To me the term High Sheriff harkens back to a time when the Sheriff was about the only “law” in many of our mountain counties, serving the role of policeman, jailer, district attorney and sometimes judge and executioner. In my youth it was a well know fact that the High Sheriff could deputize you against your will and force you to aid him in his duties. This and others of these boyhood “facts” turned out to be not so true but were quite real to a 10 year old.

  • Reply
    George Pettie
    February 22, 2017 at 10:23 am

    Sheryl Paul put her finger on it. The term High Sheriff is from England, where the word Sheriff is derived from ye olde English Shire Reeve.

  • Reply
    Wanda Devers
    February 22, 2017 at 10:22 am

    One of my brothers was in traffic court when an officer walked in. One of the waiting guilty said, “Hidey, Mr. Speed Cop”. This has tickled us all for years.

  • Reply
    Paula Rhodarmer
    February 22, 2017 at 10:04 am

    Tipper, that comment about ‘high sheriff’ made me smile. I remember my father always called the sheriff of Haywood County the high sheriff. As a teenager, I was really scared that I would meet the high sheriff on the highway and be caught doing something illegal when driving. I was careful, but you never knew when you might forget to turn on your turn signal and the high sheriff would be just behind you.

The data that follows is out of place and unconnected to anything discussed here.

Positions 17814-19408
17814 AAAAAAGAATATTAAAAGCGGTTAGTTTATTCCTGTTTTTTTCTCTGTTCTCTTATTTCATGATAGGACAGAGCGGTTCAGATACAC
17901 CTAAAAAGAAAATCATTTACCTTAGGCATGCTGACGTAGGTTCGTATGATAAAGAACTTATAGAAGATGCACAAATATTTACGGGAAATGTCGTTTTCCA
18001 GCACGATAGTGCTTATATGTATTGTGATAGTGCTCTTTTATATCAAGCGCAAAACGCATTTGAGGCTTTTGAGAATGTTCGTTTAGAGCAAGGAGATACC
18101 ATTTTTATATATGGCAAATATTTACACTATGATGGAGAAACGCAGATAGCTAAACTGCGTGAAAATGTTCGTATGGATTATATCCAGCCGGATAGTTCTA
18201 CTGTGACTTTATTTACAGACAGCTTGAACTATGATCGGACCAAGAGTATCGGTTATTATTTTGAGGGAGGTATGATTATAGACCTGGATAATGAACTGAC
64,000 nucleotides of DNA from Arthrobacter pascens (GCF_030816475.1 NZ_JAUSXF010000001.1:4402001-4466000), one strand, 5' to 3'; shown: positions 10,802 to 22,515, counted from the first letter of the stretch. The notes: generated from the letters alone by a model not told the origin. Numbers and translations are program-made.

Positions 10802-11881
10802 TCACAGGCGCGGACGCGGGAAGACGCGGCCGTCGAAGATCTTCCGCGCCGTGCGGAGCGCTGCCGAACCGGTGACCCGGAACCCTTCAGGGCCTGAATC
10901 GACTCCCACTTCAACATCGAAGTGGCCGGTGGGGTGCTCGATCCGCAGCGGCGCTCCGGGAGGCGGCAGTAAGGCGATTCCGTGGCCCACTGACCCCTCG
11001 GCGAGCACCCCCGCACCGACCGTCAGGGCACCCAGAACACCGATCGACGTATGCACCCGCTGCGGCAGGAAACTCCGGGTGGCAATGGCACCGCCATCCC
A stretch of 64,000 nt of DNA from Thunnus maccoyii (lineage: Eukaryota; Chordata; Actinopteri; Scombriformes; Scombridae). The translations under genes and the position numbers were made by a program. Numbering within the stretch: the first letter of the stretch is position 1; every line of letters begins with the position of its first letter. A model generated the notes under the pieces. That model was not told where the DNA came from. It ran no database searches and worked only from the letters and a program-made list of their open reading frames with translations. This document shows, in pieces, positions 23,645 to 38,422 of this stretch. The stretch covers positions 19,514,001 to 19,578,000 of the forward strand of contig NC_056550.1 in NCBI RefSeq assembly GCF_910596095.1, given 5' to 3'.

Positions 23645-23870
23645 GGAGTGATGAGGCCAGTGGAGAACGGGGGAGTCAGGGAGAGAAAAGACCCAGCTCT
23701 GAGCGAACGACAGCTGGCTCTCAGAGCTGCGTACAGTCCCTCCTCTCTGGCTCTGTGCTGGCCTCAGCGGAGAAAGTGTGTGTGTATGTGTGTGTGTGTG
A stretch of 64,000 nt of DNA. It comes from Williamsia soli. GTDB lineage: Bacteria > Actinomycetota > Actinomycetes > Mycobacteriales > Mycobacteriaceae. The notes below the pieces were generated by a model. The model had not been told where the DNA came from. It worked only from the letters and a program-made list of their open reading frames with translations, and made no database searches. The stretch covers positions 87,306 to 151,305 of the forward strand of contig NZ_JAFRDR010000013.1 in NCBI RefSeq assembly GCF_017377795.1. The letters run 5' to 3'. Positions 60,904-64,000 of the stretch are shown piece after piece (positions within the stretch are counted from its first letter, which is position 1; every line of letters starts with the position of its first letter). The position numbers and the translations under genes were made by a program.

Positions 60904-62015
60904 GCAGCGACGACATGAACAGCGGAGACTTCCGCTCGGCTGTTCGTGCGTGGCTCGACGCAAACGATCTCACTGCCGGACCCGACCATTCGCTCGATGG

• Reply
    Howland
    February 22, 2017 at 9:28 am

    ♫ Oh the High Sheriff,
    Told the deputy,
    Go out and bring me Lazarus ♪ ♫
    Don’t remember who sung it, but it was the first thing that came to my mind when I started reading this morning.
    The sheriff of the Georgia county we lived in for about 25 years before we moved up here to Kentucky retired this past January after serving 44 consecutive years; he was my neighbor across the street, he was my friend; he was, in my mind, truly the ‘High Sheriff’.
    It was very late yesterday when I got to reading your blog. I have to say that there was not a word of praise inn it that is not deserved…

  • Reply
    Larry Griffith
    February 22, 2017 at 9:22 am